Henry Reynolds reviews 'The Last Man: A British Genocide in Tasmania' by Tom Lawson

Henry Reynolds reviews 'The Last Man: A British Genocide in Tasmania' by Tom Lawson

The Last Man: A British Genocide in Tasmania

by Tom Lawson

I.B. Tauris (Footprint), $49.95 hb, 263 pp, 9781780766263

Tasmania is a small place with a rich historiography. Two themes in particular have intrigued historians and novelists since the nineteenth century and have appealed to film-makers and artists in more recent times. The fate of the Aborigines and the convict system which dominated society from 1803 to 1853 have both attracted notice as a result of their dark, dramatic potential. They were the central themes of John West’s great two-volume History of Tasmania, published in Launceston in 1852. Every year the relevant body of literature grows. The intense ‘history wars’ of a decade ago were principally about interpretations of Tasmanian history in the early nineteenth century, and many books and articles have been published in recent years.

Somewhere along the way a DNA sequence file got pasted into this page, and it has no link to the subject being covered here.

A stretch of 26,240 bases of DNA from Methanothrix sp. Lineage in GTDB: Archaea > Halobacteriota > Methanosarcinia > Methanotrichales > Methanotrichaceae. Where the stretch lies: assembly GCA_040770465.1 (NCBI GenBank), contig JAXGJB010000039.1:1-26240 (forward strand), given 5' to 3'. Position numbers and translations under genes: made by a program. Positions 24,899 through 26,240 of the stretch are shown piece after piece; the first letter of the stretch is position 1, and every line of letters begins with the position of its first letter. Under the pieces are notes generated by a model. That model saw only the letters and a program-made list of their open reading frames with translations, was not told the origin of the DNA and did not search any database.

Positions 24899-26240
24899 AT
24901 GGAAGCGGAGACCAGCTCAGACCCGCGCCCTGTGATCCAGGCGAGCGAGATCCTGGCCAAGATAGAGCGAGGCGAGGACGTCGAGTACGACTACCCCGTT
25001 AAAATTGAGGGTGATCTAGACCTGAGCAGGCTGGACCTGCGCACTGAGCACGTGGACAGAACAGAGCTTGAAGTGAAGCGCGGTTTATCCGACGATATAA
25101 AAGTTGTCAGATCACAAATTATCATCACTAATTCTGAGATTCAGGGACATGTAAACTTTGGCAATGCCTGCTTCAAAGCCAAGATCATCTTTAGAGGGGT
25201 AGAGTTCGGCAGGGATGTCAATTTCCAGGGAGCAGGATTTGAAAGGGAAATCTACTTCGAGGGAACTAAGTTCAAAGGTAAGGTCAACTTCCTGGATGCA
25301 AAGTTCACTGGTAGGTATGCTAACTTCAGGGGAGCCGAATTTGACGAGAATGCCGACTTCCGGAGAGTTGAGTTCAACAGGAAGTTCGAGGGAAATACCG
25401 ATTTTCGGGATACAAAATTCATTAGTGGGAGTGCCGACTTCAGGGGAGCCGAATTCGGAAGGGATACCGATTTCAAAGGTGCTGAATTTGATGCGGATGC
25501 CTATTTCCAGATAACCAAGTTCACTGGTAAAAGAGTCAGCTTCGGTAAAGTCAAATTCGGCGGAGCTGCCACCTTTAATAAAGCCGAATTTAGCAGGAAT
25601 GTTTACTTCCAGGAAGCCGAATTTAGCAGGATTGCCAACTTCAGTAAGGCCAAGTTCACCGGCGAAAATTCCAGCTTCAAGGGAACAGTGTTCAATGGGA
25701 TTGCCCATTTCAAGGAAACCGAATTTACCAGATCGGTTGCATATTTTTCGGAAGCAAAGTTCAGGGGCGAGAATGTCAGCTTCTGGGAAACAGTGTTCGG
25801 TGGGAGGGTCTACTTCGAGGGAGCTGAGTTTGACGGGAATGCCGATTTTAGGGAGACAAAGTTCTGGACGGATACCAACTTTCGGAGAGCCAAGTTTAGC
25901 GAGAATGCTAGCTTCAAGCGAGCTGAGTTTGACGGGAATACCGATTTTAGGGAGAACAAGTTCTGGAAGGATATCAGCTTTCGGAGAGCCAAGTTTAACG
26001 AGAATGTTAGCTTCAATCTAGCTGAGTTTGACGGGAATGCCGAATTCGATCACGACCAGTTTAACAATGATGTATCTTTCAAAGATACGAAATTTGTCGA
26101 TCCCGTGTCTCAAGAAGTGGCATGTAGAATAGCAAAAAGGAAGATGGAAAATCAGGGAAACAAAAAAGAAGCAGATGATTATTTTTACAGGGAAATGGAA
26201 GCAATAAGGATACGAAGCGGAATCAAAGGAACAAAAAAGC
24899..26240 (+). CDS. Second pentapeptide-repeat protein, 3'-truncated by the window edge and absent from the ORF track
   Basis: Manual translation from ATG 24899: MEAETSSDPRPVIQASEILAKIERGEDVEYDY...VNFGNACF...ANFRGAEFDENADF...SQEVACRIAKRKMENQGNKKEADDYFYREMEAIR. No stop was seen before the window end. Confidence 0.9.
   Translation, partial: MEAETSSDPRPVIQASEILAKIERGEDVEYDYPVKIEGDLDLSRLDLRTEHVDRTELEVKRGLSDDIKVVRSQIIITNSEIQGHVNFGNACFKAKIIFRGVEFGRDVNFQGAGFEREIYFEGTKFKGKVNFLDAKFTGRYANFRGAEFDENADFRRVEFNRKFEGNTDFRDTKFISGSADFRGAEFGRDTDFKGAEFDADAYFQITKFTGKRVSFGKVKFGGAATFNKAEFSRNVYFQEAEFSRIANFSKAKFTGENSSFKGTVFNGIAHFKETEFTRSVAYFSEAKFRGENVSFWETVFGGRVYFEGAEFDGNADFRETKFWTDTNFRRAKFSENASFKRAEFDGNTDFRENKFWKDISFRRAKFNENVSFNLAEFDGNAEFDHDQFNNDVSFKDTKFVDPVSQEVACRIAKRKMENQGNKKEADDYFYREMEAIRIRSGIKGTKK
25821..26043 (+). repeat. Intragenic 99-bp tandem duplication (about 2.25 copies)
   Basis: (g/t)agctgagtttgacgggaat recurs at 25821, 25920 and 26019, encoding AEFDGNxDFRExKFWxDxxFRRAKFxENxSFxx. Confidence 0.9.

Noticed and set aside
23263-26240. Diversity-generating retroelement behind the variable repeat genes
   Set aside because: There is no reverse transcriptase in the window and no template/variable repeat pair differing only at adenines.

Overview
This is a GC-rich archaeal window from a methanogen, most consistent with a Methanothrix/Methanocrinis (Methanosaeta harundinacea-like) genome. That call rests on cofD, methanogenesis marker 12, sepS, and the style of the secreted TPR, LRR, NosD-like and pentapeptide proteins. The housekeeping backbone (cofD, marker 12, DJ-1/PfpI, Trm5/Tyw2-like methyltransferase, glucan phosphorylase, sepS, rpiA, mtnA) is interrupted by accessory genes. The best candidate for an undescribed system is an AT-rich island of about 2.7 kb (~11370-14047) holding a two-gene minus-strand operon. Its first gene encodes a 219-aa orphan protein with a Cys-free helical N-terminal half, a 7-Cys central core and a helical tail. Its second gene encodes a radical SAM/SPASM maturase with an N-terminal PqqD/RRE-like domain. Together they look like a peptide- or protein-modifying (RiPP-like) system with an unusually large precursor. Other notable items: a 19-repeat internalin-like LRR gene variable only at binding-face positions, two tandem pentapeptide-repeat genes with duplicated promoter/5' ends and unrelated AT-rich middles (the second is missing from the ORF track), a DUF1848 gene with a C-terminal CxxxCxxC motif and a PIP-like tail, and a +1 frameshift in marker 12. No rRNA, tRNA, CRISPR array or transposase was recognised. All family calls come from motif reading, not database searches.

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Henry Reynolds

Henry Reynolds

Henry Reynolds lives in Richmond, Tasmania. He worked for many years at James Cook University in Townsville, and has written many well-known books about Aboriginal-European relations. His recent books are A History of Tasmania (2011) and Forgotten War (2013), which won the Victorian Premier's Prize for non-fiction.

Published in May 2014 no. 361

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